Forget North Korea: Watch out for Chinese Censorship of Hollywood: As Movie Production Companies Seek Distribution in China, Beijing Increasingly Exercises Its Clout and Censors Movies and Scripts It Doesn't Like

By Duke, Selwyn | The New American, February 16, 2015 | Go to article overview

Forget North Korea: Watch out for Chinese Censorship of Hollywood: As Movie Production Companies Seek Distribution in China, Beijing Increasingly Exercises Its Clout and Censors Movies and Scripts It Doesn't Like


Duke, Selwyn, The New American


One might think that pudgy and profligate little Kim Jong-un could be swelling with pride. Regardless of whether the FBI is correct in implicating North Korea in the November computer hacking of Sony Corporation, which the Marxist hermit state has denied involvement in but nonetheless calls "righteous"--Kim can revel in the knowledge that his regime is perceived as being able to bring a major corporation to its knees halfway around the world and create enough fear to disrupt a Western film's release. That work, of course, is The Interview, the Columbia Pictures action comedy portraying the rotund dictator in a negative light.

Many have castigated Sony--Columbia's parent company--for capitulation because it initially held the movie back from release to theaters altogether. Pundit Linda Chavez likened the behemoth's folding to Barack Obama's normalization of relations with Cuba, writing that the two of them "are on the same page when it comes to appeasing dictators." Politician and prognosticator Newt Gingrich tweeted, "With the Sony collapse America has lost its first cyberwar. This is a very very dangerous precedent." And both may be correct. Nevertheless, there is something certainly not unprecedented: Hollywood's appeasement of dictatorial regimes.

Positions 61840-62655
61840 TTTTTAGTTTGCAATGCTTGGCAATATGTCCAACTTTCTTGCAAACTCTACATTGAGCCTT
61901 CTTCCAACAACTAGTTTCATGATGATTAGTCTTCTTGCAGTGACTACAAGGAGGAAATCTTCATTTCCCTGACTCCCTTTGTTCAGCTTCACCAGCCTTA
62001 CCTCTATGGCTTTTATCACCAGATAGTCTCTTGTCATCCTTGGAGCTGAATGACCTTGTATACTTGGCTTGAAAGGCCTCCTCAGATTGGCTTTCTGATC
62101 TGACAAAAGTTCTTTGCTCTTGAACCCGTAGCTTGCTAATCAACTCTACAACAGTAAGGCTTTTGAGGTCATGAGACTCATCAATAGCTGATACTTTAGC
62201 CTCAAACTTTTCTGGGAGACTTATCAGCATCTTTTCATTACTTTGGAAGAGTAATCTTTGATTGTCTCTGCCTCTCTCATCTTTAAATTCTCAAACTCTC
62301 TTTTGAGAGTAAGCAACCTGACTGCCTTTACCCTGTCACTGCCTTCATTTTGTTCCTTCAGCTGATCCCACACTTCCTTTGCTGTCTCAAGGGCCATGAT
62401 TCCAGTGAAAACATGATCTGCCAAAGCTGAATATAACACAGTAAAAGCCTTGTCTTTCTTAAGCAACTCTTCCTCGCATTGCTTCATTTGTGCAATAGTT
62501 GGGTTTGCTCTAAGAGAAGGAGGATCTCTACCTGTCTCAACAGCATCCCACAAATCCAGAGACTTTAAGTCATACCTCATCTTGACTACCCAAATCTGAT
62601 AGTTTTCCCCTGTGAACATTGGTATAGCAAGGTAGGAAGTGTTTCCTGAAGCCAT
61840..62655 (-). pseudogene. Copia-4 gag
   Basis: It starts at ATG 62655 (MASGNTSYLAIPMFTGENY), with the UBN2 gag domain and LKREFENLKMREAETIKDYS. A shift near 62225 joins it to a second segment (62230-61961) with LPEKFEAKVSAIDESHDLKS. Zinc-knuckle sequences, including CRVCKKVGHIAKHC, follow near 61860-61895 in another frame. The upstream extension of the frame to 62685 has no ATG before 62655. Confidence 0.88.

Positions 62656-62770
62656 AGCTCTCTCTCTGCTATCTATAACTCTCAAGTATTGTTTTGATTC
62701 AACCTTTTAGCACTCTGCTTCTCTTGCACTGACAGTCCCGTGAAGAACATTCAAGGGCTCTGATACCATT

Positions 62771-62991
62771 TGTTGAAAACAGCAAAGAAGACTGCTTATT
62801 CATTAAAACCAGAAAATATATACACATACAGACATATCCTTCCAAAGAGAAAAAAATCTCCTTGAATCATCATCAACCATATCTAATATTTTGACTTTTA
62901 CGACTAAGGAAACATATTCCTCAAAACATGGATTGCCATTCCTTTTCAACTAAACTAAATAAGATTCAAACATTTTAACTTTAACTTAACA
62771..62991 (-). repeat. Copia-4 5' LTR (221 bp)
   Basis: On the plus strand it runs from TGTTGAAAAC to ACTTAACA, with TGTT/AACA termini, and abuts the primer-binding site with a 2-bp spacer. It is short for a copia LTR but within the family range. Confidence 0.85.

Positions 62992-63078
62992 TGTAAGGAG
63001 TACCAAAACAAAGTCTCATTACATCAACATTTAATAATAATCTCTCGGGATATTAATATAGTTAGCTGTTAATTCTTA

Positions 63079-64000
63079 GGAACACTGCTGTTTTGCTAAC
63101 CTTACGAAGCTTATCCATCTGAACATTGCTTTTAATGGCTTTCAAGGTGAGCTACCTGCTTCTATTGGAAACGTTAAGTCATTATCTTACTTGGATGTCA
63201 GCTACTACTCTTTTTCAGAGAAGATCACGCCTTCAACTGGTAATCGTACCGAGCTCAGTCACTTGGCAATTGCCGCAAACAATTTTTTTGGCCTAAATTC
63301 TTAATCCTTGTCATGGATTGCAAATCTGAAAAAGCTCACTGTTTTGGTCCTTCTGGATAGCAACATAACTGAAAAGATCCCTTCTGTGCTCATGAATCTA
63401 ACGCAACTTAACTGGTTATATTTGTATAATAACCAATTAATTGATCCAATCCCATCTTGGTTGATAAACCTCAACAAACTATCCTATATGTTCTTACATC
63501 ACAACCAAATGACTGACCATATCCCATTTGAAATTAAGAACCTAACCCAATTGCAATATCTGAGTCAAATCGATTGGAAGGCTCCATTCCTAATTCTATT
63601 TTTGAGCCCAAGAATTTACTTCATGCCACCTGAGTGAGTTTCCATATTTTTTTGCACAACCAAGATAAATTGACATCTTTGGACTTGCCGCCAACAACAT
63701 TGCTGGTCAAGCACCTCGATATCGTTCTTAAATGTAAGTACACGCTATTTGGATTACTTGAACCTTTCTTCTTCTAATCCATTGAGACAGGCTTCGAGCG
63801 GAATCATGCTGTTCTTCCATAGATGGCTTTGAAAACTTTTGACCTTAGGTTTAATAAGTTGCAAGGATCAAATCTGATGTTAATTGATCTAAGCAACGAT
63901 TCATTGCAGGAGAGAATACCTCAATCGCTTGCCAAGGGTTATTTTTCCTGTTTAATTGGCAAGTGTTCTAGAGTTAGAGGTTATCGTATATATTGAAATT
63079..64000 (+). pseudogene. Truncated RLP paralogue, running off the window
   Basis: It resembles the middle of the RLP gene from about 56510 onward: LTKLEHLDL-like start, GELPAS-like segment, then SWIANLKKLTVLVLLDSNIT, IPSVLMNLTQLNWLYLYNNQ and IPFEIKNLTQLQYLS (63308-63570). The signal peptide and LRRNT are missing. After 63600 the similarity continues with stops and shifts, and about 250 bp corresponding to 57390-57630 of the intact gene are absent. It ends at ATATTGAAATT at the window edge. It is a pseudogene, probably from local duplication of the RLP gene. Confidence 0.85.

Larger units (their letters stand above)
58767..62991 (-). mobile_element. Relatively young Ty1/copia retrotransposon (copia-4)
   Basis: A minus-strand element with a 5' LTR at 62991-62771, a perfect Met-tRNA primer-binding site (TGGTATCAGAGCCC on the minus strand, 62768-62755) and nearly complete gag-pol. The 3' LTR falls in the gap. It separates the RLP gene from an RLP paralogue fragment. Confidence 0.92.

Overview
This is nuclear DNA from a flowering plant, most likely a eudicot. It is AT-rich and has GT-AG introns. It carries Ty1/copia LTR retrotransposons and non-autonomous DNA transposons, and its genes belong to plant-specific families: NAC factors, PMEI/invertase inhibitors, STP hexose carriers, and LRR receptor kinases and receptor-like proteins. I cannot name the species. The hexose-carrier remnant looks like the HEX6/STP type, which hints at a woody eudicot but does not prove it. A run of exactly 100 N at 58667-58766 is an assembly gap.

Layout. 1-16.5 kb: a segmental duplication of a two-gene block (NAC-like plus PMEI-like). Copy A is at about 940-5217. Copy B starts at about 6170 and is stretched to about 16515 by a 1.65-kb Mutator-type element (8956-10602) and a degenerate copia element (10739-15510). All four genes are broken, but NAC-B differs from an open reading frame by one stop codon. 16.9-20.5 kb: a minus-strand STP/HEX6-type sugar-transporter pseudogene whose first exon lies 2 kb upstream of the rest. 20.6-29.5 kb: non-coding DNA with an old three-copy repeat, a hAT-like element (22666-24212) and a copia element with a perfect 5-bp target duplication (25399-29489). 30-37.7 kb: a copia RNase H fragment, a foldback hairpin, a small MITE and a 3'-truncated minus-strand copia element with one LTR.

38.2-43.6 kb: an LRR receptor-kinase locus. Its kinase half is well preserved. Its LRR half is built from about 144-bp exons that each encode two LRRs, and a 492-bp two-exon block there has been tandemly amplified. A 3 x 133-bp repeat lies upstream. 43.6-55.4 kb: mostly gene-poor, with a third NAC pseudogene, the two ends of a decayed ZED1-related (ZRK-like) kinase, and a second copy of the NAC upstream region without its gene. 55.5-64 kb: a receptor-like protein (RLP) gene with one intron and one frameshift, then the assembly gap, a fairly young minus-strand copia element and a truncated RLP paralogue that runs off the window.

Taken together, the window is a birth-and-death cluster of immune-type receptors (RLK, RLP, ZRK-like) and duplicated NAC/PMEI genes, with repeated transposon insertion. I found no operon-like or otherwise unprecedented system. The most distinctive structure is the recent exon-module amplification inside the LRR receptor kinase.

Most moviegoers don't know it, but many of the films on which they spend American dollars have been filtered by Chinese censors--by Beijing's powerful State Administration of Radio, Film and Television (SARFT), to be precise.

That's the stick. The carrot is China's lucrative market, now the world's biggest after recently ousting the United States from the number-one spot. And together they amount to economic blackmail.

How effective is it? Well, ironic given current events, did it ever strike you as odd that the invaders in the 2012 remake of the 1984 film Red Dawn were from small, third-rate power North Korea and not, oh, let's say, from what could be the next evil empire, China? It should.

Because when Red Dawn was originally shot, the invaders were Chinese.

The studio creating the film, MGM, digitally altered the movie in 2011 to make them appear as North Koreans--in deference to China.

And this goose-stepping to Beijing's tune is common now. As the Los Angeles Times wrote in 2012:

   Chinese bad guys are vanishing--literally.
   Western studios are increasingly
   inclined to excise potentially
   negative references to China in the
   hope that the films can pass muster
   with Chinese censors and land one
   of several dozen coveted annual
   revenue-sharing import quota slots
   in Chinese cinemas.

      ... When Sony's "Men in Black 3"
   was released in China last month, censors
   had the studio remove or shorten
   several scenes set in New York's Chinatown
   that they believed depicted
   Chinese Americans unflatteringly.

      ... "Hollywood these days is sometimes
   better at carrying water for the
   Chinese than the Chinese themselves,"
   said Stanley Rosen, director of the
   East Asian Studies Center at USC and
   an expert on film and media. "We are
   doing all the heavy lifting for them."

      A screenwriter on another Hollywood
   tentpole was told by the studio
   to steer clear of any Chinese villains
   in shaping his script.

      ... "It's a clear-cut case--maybe
   the first I can think of in the history of
   Hollywood--where a foreign country's
   censorship board deeply affects
   what we produce," said a leading
   Hollywood producer.

Oh, and don't ask that producer's name -or that of many others interviewed for the L.A. Times story.

They'd only speak under the condition of anonymity.

They were afraid of offending Chinese business interests.

And Chinese good guys are appearing to take the bad guys' places. For instance, while Sony's Columbia Pictures has now ostensibly caved to the North Koreans, it had already kowtowed to the Chinese: In its disaster film 2012, it was by design that the White House chief of staff sang the Chinese's praises, lauding them as visionaries. …

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